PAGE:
Not even the barriers of the Atlantic Ocean and a difference in cultures have prevented a Minot woman from keeping in touch with her longtime pen pal.
Bernadette Muus and her pen pal, Marcello Roman of Milan, Italy, have been writing letters back and forth for the past 67 years.
"I didn't stop to think about it until recently, but that's a long time for anyone to correspond," Muus remarked. She actually writes letters to both Marcello and his wife, Maria, she added. Muus has known Marcello since they were junior high age, but he's a year younger than she is.
Bernadette Muus sits near her desk in her home holding one of the letters written to her by her longtime pen pal, Marcello Roman. She and Roman have been writing letters to each other for 67 years.
A keepsake box, shown here, is full of letters Bernadette Muus has received from her pen pal, Marcello Roman, from Italy. The two have kept in touch by handwritten letters and have met once in person.
From left to right, a photo shows Maria, Marcello’s wife, Marcello, and Bernadette Muus meeting for the first time in Milan, Italy, after years of correspondence.
When Muus was in elementary school, a friend of her family in the neighborhood asked Muus if she'd write to her (the friend's) relatives in Italy, specifically to her nephew Marcello. The family friend asked because World War II was being fought at the time and she really wanted to hear from her family, she said. At first she was hesitant since she wasn't sure about her writing abilities, Muus said, but then she decided to write Marcello a letter and received an answer right away. They've been exchanging letters across the world ever since.
After Marcello's university education, he served in the Italian army, but suffered a broken back in an accident and has been a paraplegic since age 25, Muus explained. He was hospitalized for an extensive amount of time and met his wife, Maria, during then, and was able to complete his doctorate in business, she added, working for eight years before his health forced him to retire early. Maria has been his caregiver ever since, but is now battling cancer so taking care of Marcello has been a strain for her, Muus noted.
Their letters are written in English, Muus said, and his letters are usually written on nice stationary. They also often send gifts to each other. They have not switched over to modern correspondence methods like e-mail or Facebook, though, and while they have called each other a few times, Muus said she feels like it's a strain so they keep to the handwritten letters.
Marcello typically writes about how strong his faith is, as well as about family, and some politics, Muus noted. "And the weather. There's always the weather," she added. Muus sometimes has thought it might have been better for Marcello to have had a male pen pal instead since he likes politics, though, she said.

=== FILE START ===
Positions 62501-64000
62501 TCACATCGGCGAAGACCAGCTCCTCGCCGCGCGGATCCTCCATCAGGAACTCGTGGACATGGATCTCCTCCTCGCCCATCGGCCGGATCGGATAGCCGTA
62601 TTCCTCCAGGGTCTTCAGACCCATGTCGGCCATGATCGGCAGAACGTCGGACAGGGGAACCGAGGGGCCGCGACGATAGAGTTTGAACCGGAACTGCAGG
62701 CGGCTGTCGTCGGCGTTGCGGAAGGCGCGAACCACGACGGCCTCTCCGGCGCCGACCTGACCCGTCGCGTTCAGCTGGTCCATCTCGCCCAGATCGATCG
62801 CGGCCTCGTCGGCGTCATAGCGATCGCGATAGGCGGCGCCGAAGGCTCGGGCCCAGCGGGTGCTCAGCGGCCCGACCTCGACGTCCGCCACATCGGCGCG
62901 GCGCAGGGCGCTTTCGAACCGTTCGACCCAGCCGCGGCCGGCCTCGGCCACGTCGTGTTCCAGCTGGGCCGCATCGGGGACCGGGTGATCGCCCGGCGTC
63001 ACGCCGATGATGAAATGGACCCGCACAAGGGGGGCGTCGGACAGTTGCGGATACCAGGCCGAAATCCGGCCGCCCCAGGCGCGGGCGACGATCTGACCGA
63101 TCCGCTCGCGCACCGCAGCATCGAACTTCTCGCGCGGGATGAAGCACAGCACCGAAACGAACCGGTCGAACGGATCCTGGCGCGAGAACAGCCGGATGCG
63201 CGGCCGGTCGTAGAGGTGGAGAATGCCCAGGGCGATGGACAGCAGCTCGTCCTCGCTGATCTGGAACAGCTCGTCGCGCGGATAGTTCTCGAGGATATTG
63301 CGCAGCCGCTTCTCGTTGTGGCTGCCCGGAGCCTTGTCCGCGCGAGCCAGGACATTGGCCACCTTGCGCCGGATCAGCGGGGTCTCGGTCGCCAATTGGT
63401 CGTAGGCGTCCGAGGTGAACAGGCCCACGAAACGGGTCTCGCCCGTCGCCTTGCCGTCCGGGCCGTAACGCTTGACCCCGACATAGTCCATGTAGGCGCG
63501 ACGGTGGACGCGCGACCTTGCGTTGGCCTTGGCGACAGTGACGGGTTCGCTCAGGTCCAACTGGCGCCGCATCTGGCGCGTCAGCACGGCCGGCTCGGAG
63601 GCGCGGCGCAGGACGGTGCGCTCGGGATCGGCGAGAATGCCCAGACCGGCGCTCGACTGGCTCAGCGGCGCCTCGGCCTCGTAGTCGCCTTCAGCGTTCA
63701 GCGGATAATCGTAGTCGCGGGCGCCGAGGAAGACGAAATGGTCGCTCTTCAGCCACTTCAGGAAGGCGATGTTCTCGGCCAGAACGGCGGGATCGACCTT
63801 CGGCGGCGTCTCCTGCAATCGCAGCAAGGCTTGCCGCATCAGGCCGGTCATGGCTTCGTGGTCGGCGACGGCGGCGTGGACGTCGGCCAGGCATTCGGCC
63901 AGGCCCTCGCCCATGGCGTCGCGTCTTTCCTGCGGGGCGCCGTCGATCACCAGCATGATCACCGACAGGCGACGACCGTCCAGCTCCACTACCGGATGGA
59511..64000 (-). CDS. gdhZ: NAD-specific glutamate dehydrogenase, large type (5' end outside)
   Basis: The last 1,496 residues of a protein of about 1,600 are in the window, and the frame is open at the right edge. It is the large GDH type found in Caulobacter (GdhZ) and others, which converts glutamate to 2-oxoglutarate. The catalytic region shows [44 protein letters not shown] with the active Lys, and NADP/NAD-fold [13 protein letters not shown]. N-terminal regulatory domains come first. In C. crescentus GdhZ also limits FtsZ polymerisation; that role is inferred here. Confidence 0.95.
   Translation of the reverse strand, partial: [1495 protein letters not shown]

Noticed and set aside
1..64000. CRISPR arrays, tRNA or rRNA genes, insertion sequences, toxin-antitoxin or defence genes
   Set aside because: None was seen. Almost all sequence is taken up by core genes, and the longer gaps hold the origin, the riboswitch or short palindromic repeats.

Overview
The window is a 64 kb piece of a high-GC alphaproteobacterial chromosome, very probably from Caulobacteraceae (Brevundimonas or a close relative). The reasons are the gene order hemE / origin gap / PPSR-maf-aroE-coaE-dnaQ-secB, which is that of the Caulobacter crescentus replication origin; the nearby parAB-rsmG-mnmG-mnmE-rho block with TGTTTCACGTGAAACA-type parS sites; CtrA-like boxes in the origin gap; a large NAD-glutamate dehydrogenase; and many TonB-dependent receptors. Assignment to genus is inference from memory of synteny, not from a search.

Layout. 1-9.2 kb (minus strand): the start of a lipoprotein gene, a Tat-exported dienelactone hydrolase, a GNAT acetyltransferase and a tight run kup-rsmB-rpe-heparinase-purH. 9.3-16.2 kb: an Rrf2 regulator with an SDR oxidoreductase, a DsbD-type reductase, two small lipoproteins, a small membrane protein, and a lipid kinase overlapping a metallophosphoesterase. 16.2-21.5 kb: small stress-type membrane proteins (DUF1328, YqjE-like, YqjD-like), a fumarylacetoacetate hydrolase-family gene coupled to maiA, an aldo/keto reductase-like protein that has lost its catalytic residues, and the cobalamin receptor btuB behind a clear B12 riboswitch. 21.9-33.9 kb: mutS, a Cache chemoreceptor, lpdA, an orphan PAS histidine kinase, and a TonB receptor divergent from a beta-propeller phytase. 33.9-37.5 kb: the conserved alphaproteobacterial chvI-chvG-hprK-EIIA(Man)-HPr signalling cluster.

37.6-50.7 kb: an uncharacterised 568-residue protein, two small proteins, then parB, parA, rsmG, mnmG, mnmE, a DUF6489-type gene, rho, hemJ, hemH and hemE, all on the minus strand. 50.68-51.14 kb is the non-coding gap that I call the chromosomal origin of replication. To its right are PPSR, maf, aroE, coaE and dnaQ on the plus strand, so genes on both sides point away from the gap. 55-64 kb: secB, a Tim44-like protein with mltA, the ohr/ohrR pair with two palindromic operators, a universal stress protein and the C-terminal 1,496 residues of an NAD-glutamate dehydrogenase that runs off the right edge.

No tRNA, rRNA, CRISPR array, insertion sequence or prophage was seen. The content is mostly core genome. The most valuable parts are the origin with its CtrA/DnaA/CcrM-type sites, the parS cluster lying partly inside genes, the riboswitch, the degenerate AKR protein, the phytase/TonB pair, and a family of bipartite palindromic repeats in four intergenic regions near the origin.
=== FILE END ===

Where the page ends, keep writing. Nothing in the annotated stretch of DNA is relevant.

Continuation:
Although Muus hasn't kept every single letter Marcello has ever written to her, she has kept a significant number of them. She reads the letters to her kids, she added, but they haven't met him.
Muus visited Marcello in Milan after 51 years of corresponding, flying to Milan after a trip to Rome. It was emotional to visit, she said, and Marcello had a bouquet of flowers for her. However, Muus said she and her husband are not doing anymore overseas traveling because they're too old.
Marcello has lived longer than he was expected to, Muus noted, and sees the two of them keeping in touch for awhile longer yet.
The difficult part of staying in touch with a pen pal is not simply making the effort to write a letter, but keeping track of things you've told the other person, Muus noted. "When you only write two to three times a year, it's hard to keep track of what to tell him and what you've already told him," she said. "There's also a lot of curiosity what his life is really like beyond the letters."
However, the best and most fun part of having a pen pal is receiving the letter in the mail. "It's so exciting to get a written piece of mail from someone who cares and who has a different sort of lifestyle," Muus said.
Having a pen pal enriches your life so much, Muus remarked. "It makes you feel like you're a part of something much bigger than a few little rooms here." Muus has had other pen pals aside from Marcello, she noted. She wrote to one who lived in Seattle and another who was a shirt-tail relative who lived in Norway.
Muus encourages everyone to have a pen pal.
"Get going on it right now," she said. "As soon as you have a contact with someone, do it. Get interested in someone else's life instead of just your own."